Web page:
ANNA PENG


Real Wasabi

I haven’t had real wasabi before. Only the paste that comes in tubes at the grocery stores or the neatly shaped green dabs at sushi restaurants. 

As a matter of fact, few people know what real wasabi tastes like.

But we have a lot of people think they know what wasabi tastes like—the spicy, tingly, nose-burning sensation.

And so we live in a world where we have real wasabi and fake wasabi. 

Does it matter that most of the world (at least in our culture here) don’t know real wasabi if everybody else refers to “wasabi” as the fake one anyway?

Turns out it matters, but only to people who care about their grade of wasabi.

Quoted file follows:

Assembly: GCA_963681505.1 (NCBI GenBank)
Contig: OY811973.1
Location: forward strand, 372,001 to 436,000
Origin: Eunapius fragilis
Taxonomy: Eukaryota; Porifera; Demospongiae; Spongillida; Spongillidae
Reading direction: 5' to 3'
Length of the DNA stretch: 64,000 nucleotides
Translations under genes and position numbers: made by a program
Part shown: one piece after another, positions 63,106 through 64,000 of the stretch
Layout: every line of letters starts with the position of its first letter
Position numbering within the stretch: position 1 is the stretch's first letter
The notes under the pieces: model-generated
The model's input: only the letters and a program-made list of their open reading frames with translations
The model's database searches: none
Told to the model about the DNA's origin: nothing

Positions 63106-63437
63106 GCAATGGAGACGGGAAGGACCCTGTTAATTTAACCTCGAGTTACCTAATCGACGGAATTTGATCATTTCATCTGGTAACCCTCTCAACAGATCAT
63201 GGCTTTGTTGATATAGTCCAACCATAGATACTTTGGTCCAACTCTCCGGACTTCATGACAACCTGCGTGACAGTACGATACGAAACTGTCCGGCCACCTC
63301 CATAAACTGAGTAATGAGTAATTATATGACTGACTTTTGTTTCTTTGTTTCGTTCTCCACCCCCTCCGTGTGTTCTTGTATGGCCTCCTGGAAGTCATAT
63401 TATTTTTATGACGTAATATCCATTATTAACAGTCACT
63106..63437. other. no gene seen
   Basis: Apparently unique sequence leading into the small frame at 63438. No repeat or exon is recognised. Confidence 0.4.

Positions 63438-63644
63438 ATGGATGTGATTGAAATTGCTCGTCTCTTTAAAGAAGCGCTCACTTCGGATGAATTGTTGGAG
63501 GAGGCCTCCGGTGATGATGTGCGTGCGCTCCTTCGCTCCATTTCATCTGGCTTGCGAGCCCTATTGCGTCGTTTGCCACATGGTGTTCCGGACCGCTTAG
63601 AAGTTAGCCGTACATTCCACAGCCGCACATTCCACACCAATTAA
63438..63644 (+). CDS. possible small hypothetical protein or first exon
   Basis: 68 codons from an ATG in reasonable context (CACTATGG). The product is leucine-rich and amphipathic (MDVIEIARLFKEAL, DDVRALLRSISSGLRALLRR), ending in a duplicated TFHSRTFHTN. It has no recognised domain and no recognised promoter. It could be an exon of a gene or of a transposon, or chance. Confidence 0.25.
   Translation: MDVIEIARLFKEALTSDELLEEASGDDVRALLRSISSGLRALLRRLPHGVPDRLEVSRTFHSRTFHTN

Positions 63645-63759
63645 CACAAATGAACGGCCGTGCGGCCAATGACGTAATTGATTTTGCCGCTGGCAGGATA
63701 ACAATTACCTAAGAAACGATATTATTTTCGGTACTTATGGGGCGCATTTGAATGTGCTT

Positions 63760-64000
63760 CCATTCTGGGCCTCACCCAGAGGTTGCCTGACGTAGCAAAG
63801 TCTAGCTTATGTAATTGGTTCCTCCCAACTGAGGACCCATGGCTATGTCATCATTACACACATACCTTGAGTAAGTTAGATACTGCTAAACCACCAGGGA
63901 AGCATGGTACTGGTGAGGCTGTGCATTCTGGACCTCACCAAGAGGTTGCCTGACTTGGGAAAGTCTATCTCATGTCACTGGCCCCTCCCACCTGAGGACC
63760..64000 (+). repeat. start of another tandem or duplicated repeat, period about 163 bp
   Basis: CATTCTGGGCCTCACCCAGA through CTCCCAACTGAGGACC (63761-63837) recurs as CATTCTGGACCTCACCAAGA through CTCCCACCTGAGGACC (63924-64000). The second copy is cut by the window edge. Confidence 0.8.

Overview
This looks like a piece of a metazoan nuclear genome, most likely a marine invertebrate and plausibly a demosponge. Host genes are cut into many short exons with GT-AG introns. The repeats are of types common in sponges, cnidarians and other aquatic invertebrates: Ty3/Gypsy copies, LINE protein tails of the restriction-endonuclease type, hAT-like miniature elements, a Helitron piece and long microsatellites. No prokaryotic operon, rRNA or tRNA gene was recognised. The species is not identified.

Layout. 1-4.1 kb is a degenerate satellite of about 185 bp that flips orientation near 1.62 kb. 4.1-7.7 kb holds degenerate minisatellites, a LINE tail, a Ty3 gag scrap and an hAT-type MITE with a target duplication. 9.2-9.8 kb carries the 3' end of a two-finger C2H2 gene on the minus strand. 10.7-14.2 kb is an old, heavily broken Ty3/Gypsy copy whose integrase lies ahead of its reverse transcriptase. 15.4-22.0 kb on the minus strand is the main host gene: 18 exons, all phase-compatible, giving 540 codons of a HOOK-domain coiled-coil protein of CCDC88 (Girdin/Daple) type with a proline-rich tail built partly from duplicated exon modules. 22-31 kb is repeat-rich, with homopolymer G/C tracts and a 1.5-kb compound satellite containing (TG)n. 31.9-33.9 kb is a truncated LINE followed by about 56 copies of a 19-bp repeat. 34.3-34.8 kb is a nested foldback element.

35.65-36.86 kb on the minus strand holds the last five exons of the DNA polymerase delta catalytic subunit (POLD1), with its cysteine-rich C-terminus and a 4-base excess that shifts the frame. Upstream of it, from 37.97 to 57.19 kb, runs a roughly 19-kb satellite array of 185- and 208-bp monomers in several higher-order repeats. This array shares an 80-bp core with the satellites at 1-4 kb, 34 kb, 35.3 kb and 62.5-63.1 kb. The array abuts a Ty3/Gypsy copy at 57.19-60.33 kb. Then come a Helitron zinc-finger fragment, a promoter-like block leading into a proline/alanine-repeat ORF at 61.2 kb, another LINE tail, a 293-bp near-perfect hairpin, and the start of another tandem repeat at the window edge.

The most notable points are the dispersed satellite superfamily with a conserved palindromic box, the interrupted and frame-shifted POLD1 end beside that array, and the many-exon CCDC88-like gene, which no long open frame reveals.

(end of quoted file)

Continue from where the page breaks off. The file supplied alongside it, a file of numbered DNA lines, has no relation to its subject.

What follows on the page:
And the same can apply to us: The real you, who’s it for? Who’s going to care?

And the rest of the world, the outsiders—do they matter?



Our Relationship With Creativity

Who’s in charge?

Is it the creative forces that pull you when inspiration strikes? Or is it your willpower that makes it happen even when “Creativity’s presence” isn’t around?

What if creativity is more like a practice, and the only way to get better at it is to go through all the bad renditions, all the tacky, cheesy, unglamorous, trashy ideas?

What if mystifying it’s nature does the opposite from what we want, and pulls us further away from trying?

Our relationship with creativity doesn’t get better when we wait for inspiration to strike. 

There’s a confrontation involved, and it requires us to face it regularly.


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